Skip to content

    Asthma Health Center

    Font Size
    A
    A
    A

    Olympics in Beijing: Air Quality Woes

    Athletes and Spectators Worry About Health Impact of Beijing's Air Pollution
    By Don Fernandez
    WebMD Health News

    July 25, 2008 -- Athletes from around the world -- representing the pinnacle of physical skill and conditioning -- will be converging in Beijing next month for the 2008 Olympic Games -- pushing the limits of their bodies and striving for international greatness.

    The air they'll be breathing, though, isn't in the same league. Athletes may be competing in thick soot and smog, dangerous ozone levels, and air quality ranked among the world's worst.

    These environmental conditions are alarming athletes, doctors, and other health advocates, who are questioning how Beijing's air quality will affect the Olympic athletes' performance -- along with the short-term health of competitors, who have been training years for this event.

    "It's like living in the middle of a construction zone," says Bob Lanier, MD, a Fort Worth-based allergy and asthma specialist who visits Beijing several times a year. "It's like any big city. I think that when athletes get off the plane they're going to be really paranoid, because it has been really bad."

    One nation has already taken a stand against the smog.

    Athletics Australia recently ignited a firestorm when it announced it was banning its track and field competitors from marching at the opening ceremony of the games due to concerns about Beijing's air quality. Instead, the team will remain in training camps in Japan and Hong Kong until their competitions.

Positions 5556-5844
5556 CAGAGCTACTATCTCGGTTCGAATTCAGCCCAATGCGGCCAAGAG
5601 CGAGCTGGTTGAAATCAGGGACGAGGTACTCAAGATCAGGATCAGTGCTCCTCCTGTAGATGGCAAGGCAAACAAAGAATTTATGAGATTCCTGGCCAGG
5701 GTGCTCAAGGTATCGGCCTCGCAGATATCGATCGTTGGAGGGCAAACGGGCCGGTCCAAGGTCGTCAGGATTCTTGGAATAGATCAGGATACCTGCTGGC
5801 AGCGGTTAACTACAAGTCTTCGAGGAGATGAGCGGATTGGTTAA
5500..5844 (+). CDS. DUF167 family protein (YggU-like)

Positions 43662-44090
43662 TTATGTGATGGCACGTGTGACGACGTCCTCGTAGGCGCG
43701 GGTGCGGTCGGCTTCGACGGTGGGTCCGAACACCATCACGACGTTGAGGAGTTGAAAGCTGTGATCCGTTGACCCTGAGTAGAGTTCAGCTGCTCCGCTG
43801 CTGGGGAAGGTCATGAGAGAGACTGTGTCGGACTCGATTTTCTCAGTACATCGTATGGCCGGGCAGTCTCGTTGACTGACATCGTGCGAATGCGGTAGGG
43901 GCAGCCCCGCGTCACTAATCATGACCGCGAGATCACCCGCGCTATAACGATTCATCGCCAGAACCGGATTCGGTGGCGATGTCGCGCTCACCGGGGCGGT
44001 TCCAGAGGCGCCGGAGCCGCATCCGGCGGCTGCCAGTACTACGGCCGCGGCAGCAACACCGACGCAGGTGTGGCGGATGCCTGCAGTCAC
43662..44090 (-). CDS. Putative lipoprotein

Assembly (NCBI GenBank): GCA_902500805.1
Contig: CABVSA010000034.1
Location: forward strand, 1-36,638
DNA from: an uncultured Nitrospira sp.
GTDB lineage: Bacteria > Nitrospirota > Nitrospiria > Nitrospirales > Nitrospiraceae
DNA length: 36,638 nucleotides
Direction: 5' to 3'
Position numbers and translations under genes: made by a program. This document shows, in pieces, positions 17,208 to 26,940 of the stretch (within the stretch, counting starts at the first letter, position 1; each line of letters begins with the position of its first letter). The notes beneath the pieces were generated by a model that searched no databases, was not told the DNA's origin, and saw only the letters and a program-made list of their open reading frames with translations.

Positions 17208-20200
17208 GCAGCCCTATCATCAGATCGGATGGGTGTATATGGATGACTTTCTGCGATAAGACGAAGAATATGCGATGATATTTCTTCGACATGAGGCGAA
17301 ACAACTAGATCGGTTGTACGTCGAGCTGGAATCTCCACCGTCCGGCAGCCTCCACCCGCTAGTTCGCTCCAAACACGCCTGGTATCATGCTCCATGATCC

But are these legitimate worries or overcautious measures? Lanier, who holds an academic appointment at Peking Union Medical College in Beijing, says the city's air-quality conditions during the past few years in the city have gone from "terrible" to "not so bad." He says in terms of air quality, there are worse places to hold such an event that are closer to home.

    "If you had the choice of holding the Olympics in L.A. or Beijing, I'd probably choose Beijing," he says.

    Nonetheless, China remains notorious for polluted air. The World Bank has cited China as having 16 of the 20 most air-polluted cities on Earth. The European Space Agency, utilizing satellite imagery, has found that Beijing and its surrounding areas have the world's highest levels of nitrogen dioxide, a substance poisonous to the lungs.

    1 | 2 | 3

    When Is Your Asthma Worse?

    When Is Your Asthma Worse?

    Take the WebMD Asthma assessment to get Personalized Action Plan

    Start Now

    Today on WebMD

    Lung and bronchial tube graphic
    5 common triggers.
    group jogging in park
    Should you avoid fitness activities?
     
    asthma inhaler
    Learn about your options.
    man feeling faint
    What’s the difference?
     
    Madison Wisconsin Capitol
    Slideshow
    woman wearing cpap mask
    Article
     
    red wine pouring into glass
    Slideshow
    Woman holding inhaler
    Quiz
     
    Man outdoors coughing
    Article
    Lung and bronchial tube graphic
    Article
     
    10 Worst Asthma Cities
    Slideshow
    runner
    Article